It was further agreed as a fact that the 2nd to the 4th Defendants were granted leases over the suit land commencing at different dates in 1991. These leases were to be enlarged automatically once the lessees complied with the building (sic) covenant in the first five (5) years. The user of the land provided for in clause 2(d) of the lease agreement was mixed farming and clearly, although the covenant in clause 4 of the same agreement provided for complying with a building covenant perhaps for reason of having used a standard format of a lease agreement by a Government authority, once the 2nd to the 4th Defendants used the land for mixed farming, the leases would be enlarged automatically to full terms and the rest would be regularization of that enlargement which, would not amount to new leases and/or renewal of expired leases. See exhibits P.1, P.2 and P.3.
So the question for me becomes whether the 2nd, 3rd and 4th used the land for mixed farming between 1991 and 1996 to qualify for automatic enlargement of their leases. The Plaintiff’s evidence is to the effect that they did not use the land in any way and I have already set out the defense evidence showing how they used the land from as early as 1990. The Plaintiff asserts that this was land that it acquired and occupied on a customary basis since the 1950’s. This is not true and cannot be true as the Plaintiff was not in existence at that time.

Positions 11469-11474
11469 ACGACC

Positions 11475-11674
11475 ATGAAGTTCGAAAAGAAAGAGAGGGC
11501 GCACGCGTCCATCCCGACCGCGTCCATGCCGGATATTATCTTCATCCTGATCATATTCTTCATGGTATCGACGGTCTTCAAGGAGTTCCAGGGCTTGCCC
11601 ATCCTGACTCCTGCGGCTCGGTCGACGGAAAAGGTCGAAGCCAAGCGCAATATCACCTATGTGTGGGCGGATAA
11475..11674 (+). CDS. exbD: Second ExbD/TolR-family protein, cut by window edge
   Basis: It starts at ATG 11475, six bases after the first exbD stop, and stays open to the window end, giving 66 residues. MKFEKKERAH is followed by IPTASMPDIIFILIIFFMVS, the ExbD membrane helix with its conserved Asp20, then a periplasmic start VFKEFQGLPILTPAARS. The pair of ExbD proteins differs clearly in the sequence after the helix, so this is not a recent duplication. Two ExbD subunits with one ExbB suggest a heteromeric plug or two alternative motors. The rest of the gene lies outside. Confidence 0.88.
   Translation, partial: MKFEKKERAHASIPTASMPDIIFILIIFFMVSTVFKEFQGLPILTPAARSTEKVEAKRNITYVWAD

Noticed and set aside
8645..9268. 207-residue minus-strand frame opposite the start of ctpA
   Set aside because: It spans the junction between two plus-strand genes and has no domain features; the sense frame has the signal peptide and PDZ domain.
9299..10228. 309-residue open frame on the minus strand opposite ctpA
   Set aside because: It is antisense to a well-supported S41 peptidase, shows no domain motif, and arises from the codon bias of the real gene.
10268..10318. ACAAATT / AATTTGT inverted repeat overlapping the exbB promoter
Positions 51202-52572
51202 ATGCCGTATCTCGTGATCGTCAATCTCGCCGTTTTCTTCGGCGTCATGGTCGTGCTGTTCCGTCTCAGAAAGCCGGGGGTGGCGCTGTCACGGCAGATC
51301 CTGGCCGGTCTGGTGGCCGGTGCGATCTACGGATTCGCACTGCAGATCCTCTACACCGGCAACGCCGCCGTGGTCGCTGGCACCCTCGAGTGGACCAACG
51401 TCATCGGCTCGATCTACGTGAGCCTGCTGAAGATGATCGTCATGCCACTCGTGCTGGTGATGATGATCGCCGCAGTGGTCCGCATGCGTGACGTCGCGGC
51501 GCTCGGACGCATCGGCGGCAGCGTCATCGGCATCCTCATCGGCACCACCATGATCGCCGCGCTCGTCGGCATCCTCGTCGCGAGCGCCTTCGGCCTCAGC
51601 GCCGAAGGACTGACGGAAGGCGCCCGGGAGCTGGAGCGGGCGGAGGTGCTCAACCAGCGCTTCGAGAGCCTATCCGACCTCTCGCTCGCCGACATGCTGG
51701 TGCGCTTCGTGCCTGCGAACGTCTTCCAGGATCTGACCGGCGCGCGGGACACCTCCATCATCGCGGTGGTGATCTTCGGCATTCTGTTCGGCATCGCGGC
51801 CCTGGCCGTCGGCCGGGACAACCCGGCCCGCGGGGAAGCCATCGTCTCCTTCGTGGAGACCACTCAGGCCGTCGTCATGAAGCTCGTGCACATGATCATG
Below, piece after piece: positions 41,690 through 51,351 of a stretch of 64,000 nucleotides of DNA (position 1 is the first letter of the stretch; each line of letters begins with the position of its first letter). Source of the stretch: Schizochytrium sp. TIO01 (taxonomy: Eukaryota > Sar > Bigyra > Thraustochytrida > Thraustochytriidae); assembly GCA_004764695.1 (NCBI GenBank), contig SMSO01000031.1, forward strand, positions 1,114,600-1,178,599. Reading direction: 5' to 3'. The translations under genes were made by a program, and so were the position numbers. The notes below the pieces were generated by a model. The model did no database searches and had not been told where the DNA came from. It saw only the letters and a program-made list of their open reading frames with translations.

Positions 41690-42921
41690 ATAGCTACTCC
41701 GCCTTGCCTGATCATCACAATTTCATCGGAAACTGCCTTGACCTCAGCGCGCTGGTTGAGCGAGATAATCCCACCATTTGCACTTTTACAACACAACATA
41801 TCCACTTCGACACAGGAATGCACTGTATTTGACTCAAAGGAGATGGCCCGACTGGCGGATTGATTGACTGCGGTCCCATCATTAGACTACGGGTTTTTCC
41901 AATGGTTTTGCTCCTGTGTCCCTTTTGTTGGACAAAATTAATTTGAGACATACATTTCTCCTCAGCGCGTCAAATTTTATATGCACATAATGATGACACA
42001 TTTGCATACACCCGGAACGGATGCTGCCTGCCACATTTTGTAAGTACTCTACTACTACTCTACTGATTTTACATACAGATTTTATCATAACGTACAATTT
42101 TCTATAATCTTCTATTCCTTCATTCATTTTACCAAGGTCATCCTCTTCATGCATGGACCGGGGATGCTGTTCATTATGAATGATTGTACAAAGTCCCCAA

On the other hand, despite the criticisms of learned Counsel for the Plaintiff, I am inclined to accept the defence evidence that the 2nd, 3rd and 4th Defendants were in occupation of the suit and between 1991 and 1996. The evidence of DW4, Kabanda Joseph is persuasive. He states that he worked on Haji Bagalaaliwo’s farm and even made bricks for him around the year 1990.
Learned Counsel for the Plaintiff makes a number of assumptions about the evidence of DW4 which in my view, he had the chance to probe, test and clear during cross-examination but elected not to do so. Accordingly, DW4’s evidence remained unchallenged. Counsel argues for example, that this witness does not say that Haji Bagalaaliwo’s farm at which he worked, was in his jurisdiction. But neither does the witness specifically say that it was not. And it is more logical to conclude that he was referring to a farm belonging to Haji Babaaliwo on the suit land because that is the land he was giving evidence about throughout his sworn Witness Statement.